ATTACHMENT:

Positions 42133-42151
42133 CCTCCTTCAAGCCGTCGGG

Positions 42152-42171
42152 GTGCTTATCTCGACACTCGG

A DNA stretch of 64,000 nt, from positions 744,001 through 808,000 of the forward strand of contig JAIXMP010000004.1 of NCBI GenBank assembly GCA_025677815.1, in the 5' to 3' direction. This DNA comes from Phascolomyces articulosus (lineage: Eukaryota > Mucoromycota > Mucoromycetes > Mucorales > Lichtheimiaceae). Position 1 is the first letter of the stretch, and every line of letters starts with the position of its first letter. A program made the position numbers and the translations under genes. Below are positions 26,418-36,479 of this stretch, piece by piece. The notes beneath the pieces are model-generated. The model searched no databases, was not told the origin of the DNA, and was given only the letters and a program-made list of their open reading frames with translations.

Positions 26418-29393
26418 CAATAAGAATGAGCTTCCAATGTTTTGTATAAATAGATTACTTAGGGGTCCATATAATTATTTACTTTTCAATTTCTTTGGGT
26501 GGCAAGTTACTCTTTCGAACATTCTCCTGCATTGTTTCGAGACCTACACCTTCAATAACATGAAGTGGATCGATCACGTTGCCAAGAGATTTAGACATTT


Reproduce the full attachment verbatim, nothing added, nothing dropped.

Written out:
Positions 42133-42151
42133 CCTCCTTCAAGCCGTCGGG

Positions 42152-42171
42152 GTGCTTATCTCGACACTCGG

A DNA stretch of 64,000 nt, from positions 744,001 through 808,000 of the forward strand of contig JAIXMP010000004.1 of NCBI GenBank assembly GCA_025677815.1, in the 5' to 3' direction. This DNA comes from Phascolomyces articulosus (lineage: Eukaryota > Mucoromycota > Mucoromycetes > Mucorales > Lichtheimiaceae). Position 1 is the first letter of the stretch, and every line of letters starts with the position of its first letter. A program made the position numbers and the translations under genes. Below are positions 26,418-36,479 of this stretch, piece by piece. The notes beneath the pieces are model-generated. The model searched no databases, was not told the origin of the DNA, and was given only the letters and a program-made list of their open reading frames with translations.

Positions 26418-29393
26418 CAATAAGAATGAGCTTCCAATGTTTTGTATAAATAGATTACTTAGGGGTCCATATAATTATTTACTTTTCAATTTCTTTGGGT
26501 GGCAAGTTACTCTTTCGAACATTCTCCTGCATTGTTTCGAGACCTACACCTTCAATAACATGAAGTGGATCGATCACGTTGCCAAGAGATTTAGACATTT